One man purchased a freezer to replace his old freezer, which was located in his basement. After a tape measure confirmed that the old freezer could not be removed from the basement, Pulver called the man and asked him how he had gotten the old freezer into the man’s basement in the first place. The answer: The old freezer had been put in the basement before the house was built on top of the basement. Pulver and his employees had to cut the old freezer apart to remove it.
Appliances more often than not break down or stop working when they’re most needed — for instance, during preparation of holiday dinners. Pulver once sold a refrigerator on Christmas Day, and a freezer on Easter.
“A lot of them know your home phone number, or they say stop by on your way home, and it’s not that simple,” he said. “But that’s how over time you build your customer base.”
“Usually when a refrigerator breaks down, it’s an emergency,” said Gadke. “Being a small business, if they buy one in the morning, we’d get it there that afternoon. And your hours weren’t 8 o’clock to 5 o’clock.”
One Christmas Eve, a woman couldn’t get her oven door open. “She didn’t buy that range from me, but she never bought anything else from anyone else after that,” said Pulver.
Callers for service are sometimes not relaxed about their situation. “Some of the time, they’re stressed, and there’s no reason to be stressed,” said Pulver.
“Especially if people had more than one problem with an appliance, they may not be in the happiest of moods,” said Gadke. “It all goes back to customer service and giving them options.”
Pulver got service calls for commercial refrigerators on three consecutive Independence Days. That prompted him to make service calls to all of Weygant’s commercial customers on July 3.
Another time, Pulver missed his own surprise birthday party because of a bulk tank service call.
Weygant’s got out of commercial refrigeration a decade ago. “It got to the point where a lot of after-hour service calls were on me, and it was too hard to get anybody else to go,” said Pulver.
The 1993 floods were the last straw for Weygant’s at its location in front of Rountree Branch. The store moved to its current location at 5973 Highway 80–81 in 1995.
“We thought it would be bigger than we ever needed,” said Pulver. “We moved appliances from the old store, and we were one-quarter filled.”
“If you check the value of appliances 30 years ago vs. today, and you compare to houses, cars, and about anything else, appliances are about the best value you’re ever going to find,” said Pulver.
The decrease in prices and durability of some consumer goods may make some believe they are unrepairable and almost throw-away items.
“Tell that to the guy who has a $2,000 refrigerator,” said Pulver. “Everything’s gotten more expensive, not just with appliances. Parts are more expensive. Fuel is higher. The cost of training schools is more.”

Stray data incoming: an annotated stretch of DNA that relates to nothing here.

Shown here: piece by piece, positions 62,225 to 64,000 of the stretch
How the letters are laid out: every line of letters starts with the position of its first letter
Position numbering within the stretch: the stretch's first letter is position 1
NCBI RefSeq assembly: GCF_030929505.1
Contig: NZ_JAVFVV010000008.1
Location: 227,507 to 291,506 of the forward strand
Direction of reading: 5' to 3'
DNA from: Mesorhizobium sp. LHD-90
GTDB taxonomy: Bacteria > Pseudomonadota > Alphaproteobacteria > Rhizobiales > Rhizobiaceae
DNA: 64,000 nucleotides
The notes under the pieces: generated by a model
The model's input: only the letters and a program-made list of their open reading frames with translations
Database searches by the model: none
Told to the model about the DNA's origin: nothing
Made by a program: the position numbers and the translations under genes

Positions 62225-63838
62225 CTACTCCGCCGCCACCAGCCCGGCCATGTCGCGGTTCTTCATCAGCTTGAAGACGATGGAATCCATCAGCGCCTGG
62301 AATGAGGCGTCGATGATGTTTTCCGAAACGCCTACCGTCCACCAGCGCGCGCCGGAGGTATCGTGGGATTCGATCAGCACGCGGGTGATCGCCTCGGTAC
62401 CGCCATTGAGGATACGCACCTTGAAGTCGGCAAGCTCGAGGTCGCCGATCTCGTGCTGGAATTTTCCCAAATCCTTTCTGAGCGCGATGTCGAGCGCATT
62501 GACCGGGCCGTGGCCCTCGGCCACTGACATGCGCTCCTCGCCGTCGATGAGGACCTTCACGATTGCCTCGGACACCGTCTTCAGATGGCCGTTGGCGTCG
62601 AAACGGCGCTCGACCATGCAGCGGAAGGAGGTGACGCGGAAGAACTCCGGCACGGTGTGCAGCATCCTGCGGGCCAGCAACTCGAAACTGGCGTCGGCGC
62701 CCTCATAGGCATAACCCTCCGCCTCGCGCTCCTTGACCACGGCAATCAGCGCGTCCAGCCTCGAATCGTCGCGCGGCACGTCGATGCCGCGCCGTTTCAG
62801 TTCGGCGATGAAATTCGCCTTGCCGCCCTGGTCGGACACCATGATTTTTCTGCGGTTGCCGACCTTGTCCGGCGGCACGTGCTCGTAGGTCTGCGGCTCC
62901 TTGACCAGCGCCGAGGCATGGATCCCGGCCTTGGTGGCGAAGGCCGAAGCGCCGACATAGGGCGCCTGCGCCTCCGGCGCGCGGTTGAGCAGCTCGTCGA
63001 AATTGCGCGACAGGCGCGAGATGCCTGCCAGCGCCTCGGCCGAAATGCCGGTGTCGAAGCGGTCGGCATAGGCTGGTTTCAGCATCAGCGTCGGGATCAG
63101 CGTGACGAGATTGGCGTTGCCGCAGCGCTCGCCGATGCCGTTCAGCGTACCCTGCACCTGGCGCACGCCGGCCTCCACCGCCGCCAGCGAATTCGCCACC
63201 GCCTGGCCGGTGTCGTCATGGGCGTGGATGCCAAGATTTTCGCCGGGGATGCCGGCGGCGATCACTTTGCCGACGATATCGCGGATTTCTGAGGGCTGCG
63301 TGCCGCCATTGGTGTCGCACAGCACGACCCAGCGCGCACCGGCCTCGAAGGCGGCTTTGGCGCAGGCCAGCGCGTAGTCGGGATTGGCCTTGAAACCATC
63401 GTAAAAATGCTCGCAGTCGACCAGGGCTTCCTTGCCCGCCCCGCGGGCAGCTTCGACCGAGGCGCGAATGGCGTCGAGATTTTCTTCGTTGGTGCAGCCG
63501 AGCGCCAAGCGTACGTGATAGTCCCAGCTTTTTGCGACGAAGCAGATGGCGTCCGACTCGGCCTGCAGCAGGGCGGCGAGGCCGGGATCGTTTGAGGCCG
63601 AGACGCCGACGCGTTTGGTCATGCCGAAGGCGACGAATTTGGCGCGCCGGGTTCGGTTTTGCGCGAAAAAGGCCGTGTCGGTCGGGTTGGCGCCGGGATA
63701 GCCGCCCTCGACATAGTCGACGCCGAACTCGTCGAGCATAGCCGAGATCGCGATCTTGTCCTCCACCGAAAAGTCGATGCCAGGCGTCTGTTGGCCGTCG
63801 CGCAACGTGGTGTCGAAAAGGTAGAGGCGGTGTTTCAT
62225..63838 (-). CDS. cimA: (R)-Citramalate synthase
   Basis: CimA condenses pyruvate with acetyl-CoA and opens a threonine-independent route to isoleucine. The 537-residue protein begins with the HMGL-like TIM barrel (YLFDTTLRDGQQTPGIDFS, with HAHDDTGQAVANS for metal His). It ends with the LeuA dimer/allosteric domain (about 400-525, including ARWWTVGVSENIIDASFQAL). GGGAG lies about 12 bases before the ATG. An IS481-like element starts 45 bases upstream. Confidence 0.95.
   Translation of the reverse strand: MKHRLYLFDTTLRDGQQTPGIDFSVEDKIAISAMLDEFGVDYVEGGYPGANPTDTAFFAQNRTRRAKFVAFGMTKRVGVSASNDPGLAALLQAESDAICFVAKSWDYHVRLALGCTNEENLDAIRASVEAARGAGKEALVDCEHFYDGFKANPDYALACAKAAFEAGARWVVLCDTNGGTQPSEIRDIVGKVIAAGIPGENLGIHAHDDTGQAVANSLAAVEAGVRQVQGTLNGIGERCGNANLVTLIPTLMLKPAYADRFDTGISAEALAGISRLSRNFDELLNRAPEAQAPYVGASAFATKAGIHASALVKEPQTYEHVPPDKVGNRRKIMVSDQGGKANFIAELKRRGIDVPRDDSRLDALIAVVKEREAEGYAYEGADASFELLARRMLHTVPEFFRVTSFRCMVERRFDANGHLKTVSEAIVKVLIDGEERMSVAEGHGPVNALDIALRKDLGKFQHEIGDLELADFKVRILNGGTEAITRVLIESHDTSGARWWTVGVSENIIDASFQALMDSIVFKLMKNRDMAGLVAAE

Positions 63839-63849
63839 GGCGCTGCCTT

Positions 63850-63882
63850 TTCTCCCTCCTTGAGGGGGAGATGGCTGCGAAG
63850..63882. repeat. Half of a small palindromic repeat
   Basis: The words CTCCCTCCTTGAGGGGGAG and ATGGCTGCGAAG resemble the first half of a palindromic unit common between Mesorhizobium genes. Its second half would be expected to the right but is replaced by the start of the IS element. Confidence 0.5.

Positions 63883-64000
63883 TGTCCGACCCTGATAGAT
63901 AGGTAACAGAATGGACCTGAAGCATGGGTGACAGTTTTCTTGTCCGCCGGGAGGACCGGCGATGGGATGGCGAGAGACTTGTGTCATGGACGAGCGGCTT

Refrigerators have grown in size and features.
“Eighteen cubic feet was a big refrigerator 30 years ago,” said Pulver. “And now they’re over 30 [cubic] feet. And try moving one of them into an old farmhouse. It’s almost unheard of to be able to buy a manual-defrost refrigerator anymore.
“In rural areas we still sell a lot of freezers. When you have a freezer at home, your mentality changes when you’re shopping.”
About 75 percent of Weygant’s stove sales feature glass-top stoves. Gas stoves, which comprise 30 percent of Weygant’s stove sales, now have solid-state ignition, eliminating pilot lights.
Dishwashers “used to be a luxury,” said Pulver. “But with housewives working today and the speed of life today — kids have sports and Mom and Dad were working — nowadays you can wash dishes cheaper — a full load cheaper than using a double sink.”
Washers and dryers have changed as well.
“Front-loaders will use half of the water and one-third of the bleach, detergent and fabric softener of the old one,” said Pulver. “But efficiency doesn’t always mean clean clothes,” particularly in the case of cleaning farmers’ clothing.
Appliance colors have flowed and ebbed in popularity, with one exception.
“White never changes,” said Pulver. “White 10 years ago is white today. Anybody who buys an odd color and then tried to match it 10 years ago, that leaves a sour taste.”
Aaron Pulver is one of the seven Pulver children who worked at Weygant’s. Gadke’s son helped as well.
“They’ve all been involved a little bit, Aaron probably the most,” said Dennis.
Even though Aaron is now in the business, that doesn’t mean Dennis and Trudy are not.
“I think of these older fellows, they never really retire; they just fade away,” said Dennis. “I enjoy helping people. … You’ve got to be able to separate the two and unwind and realize there’s something other than work.”